Working from a photograph, sketches and a large preparatory drawing, Lautrec developed his poster, Passenger from number 54 – on a cruise [La passagère du 54 – promenade en yacht]. We see the young woman sitting in a deckchair under a canvas awning. She is wearing a fashionable outfit with leg-of-mutton sleeves and a boater summer hat over her long hair swept up in a chignon. With her gloved hand she has just put her book aside as she watches the ocean and the little steamer sweeping by. The view of his subject is almost from behind, as if the artist is a voyeur furtively watching the young woman, unaware of the attention she is receiving.

As he matured as an artist Lautrec became a master lithographer, and this is evident in the remarkable assortment of methods he has applied to his composition. He was a gifted draughtsman, and drawing on a stone or on transfer paper with a brush in liquid tusche, with a lithographic crayon, or applying spatter, suited his style of simplified forms, patterning and emphasis on outlines.[3] This style is informed by Japanese woodblock prints, ukiyo-e. The artist had long held a desire to travel to Japan:

Lautrec regarded the Japanese as brothers with his own dimensions; beside them he appeared normal. Throughout his whole life it was his wish to travel to the land of mousmees [Japanese girls] and dwarf trees, and he had a wonderful conception of Japan, inspired by the prints of Hokusai. But unable to find a friend to accompany him, he had to renounce the idea of this voyage.[4]

This poster was used to advertise one of the monthly Salon des Cent exhibitions, established by the journal La Plume and staged from 1893 to 1900 at their galleries, where artists could privately sell their prints and posters.

JK    

[1] The dating of the trip has been given as 1895 and 1896, while the date of the work has also been given both dates. Claire Frèches-Thory and Anne Roquebert
propose a date of 1895 for the trip, in Claire Frèches-Thory, Anne Roquebert and Richard Thomson,
Toulouse-Lautrec, London, Paris: South Bank Centre, Réunion des musées nationaux and the Musée d’Orsay, 1991, p. 384 and p. 536. This corresponds to the date for the preparatory drawing in M.G. Dortu, Toulouse-Lautrec et son oeuvre, New York: Paul Brame et C.M. de Hauke, Colletors Editions, 1971, vol. 6, D.4.254, and to the date of the letter to his mother: see note 2 below. The the poster has also been given two dates. Götz Adriani Toulouse-Lautrec: The complete graphic works. A catalogue raisonné, London: Thames and Hudson, 1988, cat. no. 137, gives the earlier date for the poster; as does Toulouse-Lautrec, Les estampes et les affiches de la Bibliothèque nationale: Prints and posters from the Bibliothèque nationale, Brisbane: Queensland Art Gallery, 1991, cat. no. 245. Wolfgang Wittrock, Toulouse-Lautrec: The complete prints, edited and translated by Catherine E. Kuehn, 2 vols, London: Sotheby’s Publications, 1985, vol. 2, cat. no. P20, dates the poster to 1896. Claire Frèches-Thory also proposes a date of 1896, in Frèches-Thory, Roquebert and Thomson, p. 384.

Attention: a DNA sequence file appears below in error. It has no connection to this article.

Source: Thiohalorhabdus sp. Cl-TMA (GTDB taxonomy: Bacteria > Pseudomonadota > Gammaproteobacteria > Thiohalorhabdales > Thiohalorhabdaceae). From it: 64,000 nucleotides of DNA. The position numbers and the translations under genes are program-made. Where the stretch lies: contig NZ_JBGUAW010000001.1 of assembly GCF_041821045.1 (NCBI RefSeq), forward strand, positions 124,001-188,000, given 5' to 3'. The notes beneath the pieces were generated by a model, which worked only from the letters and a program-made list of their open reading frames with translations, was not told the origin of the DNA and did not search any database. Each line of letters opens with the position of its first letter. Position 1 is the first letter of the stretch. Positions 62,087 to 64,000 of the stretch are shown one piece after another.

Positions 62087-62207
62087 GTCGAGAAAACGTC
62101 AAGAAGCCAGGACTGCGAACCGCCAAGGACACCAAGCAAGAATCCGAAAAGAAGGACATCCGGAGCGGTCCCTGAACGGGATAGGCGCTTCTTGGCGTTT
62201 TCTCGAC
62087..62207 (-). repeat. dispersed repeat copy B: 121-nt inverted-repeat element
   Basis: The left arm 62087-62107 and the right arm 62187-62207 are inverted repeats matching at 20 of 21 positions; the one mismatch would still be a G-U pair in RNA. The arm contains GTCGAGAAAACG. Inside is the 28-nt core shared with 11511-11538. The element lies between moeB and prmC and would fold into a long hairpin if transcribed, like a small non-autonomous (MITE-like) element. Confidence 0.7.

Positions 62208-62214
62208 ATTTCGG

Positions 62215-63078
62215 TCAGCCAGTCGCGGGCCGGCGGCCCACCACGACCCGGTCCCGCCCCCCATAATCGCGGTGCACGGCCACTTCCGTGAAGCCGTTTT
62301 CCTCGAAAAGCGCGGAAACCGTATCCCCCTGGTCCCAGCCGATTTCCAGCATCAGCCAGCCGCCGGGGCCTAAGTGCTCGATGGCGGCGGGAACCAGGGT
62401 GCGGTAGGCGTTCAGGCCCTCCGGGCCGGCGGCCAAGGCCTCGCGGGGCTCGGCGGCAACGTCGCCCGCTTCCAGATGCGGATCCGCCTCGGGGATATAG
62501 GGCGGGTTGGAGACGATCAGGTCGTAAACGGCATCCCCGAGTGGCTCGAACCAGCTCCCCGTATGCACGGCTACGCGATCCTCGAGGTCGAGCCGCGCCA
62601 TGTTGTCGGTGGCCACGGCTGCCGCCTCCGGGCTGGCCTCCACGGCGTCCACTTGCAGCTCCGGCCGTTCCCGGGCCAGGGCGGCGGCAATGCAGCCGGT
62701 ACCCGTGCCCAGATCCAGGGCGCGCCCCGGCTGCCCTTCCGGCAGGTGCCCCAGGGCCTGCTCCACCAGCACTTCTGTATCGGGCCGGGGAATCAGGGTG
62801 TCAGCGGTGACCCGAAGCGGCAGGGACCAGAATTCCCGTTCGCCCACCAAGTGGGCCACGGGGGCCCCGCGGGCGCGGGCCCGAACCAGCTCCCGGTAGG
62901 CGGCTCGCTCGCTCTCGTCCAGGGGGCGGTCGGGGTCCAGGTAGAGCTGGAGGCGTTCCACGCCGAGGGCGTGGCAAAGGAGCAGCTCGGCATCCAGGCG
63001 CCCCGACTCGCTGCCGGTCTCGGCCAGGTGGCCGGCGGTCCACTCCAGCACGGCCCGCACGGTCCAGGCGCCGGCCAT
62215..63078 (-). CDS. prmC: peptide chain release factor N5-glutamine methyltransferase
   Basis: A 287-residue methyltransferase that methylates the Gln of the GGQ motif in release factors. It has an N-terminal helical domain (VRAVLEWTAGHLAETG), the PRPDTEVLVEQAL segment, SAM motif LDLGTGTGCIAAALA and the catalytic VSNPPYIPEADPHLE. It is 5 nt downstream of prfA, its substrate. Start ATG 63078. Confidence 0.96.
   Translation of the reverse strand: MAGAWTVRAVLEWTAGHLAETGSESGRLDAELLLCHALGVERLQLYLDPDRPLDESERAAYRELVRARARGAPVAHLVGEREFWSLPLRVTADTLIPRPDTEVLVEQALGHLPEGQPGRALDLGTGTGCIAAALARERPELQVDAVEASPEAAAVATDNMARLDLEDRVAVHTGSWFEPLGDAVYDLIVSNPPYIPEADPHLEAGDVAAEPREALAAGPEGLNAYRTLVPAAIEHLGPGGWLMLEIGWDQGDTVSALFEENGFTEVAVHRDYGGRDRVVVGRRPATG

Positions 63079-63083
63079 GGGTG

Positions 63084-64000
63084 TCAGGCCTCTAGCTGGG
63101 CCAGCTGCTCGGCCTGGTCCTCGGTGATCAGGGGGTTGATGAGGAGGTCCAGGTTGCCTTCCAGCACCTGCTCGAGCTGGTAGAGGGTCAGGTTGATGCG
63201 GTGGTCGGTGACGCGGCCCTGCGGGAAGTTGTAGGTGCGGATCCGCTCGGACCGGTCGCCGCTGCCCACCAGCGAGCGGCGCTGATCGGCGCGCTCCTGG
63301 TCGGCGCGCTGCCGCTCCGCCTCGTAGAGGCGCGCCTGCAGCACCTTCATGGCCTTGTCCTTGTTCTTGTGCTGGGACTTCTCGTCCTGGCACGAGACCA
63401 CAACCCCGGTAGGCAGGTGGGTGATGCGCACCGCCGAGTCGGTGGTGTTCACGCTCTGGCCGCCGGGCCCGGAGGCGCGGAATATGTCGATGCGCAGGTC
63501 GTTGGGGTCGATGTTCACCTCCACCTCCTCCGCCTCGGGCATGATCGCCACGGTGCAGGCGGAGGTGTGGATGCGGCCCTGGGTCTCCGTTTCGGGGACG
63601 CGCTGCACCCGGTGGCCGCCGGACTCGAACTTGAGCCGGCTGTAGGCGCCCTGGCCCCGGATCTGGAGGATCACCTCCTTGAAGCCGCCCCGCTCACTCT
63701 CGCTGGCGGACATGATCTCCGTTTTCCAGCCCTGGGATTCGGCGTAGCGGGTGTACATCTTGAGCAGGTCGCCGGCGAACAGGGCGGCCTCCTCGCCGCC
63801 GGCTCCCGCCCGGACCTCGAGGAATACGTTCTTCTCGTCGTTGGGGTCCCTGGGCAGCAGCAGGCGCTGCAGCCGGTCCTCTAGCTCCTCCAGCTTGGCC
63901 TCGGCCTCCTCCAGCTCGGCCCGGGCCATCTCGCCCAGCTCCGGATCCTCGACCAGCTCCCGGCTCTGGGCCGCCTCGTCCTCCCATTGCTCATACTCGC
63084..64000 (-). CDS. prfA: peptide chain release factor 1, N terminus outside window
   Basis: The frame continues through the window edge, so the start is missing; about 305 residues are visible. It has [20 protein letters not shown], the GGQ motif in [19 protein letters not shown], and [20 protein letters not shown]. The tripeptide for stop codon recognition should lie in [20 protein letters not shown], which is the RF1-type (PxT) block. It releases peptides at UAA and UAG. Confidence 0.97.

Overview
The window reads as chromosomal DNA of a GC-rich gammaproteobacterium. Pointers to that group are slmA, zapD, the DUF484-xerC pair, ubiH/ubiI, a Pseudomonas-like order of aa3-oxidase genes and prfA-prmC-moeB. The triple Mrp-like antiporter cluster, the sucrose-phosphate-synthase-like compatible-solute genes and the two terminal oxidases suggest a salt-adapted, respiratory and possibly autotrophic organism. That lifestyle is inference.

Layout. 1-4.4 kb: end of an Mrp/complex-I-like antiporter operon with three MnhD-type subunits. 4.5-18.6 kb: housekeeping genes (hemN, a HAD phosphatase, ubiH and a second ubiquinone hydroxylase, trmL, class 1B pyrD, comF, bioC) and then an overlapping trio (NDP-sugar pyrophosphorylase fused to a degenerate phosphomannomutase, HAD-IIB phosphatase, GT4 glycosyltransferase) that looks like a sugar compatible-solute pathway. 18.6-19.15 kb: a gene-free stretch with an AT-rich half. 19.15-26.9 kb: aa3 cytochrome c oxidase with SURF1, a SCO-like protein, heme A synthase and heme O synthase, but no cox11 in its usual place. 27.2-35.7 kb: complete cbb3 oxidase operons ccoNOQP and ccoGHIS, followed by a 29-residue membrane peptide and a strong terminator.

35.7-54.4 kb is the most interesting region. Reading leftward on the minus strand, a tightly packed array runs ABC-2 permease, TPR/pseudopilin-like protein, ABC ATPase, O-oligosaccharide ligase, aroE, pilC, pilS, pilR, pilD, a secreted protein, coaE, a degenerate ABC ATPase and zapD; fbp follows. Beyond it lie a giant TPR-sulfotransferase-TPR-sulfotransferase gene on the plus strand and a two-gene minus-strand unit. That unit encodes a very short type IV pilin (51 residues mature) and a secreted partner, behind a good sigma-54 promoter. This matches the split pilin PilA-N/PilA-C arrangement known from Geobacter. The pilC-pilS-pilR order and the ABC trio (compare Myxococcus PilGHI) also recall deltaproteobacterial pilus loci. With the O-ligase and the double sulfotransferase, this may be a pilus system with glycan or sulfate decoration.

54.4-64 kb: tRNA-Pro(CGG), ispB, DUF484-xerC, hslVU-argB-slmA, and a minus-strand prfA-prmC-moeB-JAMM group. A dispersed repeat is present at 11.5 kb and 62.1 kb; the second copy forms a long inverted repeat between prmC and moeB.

[2] Letter to his mother, [Paris, August 1895], in Herbert D. Schimmel (ed.), introduction by Gale B. Murray, The letters of Henri de Toulouse-Lautrec, Oxford: Oxford University Press, 1991, letter no. 421,
p. 275.

[3] For a discussion on his technique see Antony Griffiths, ‘The prints of Toulouse-Lautrec and Notes on the catalogue’, in Wittrock, vol. 1, pp. 35–50. Griffith notes the prolific nature of Lautrec’s printmaking and his embrace of lithography over other forms of printing,
p. 35.

[4] François Gauzi, My friend Toulouse-Lautrec, translated by Paul Dinnage, London: Neville Spearman Ltd, 1957, p. 26.



Image detail: Henri de Toulouse-Lautrec La Goulue entering the Moulin Rouge [La Goulue entrant au Moulin Rouge] 1892
The Museum of Modern Art, New York Gift of Mrs David M. Levy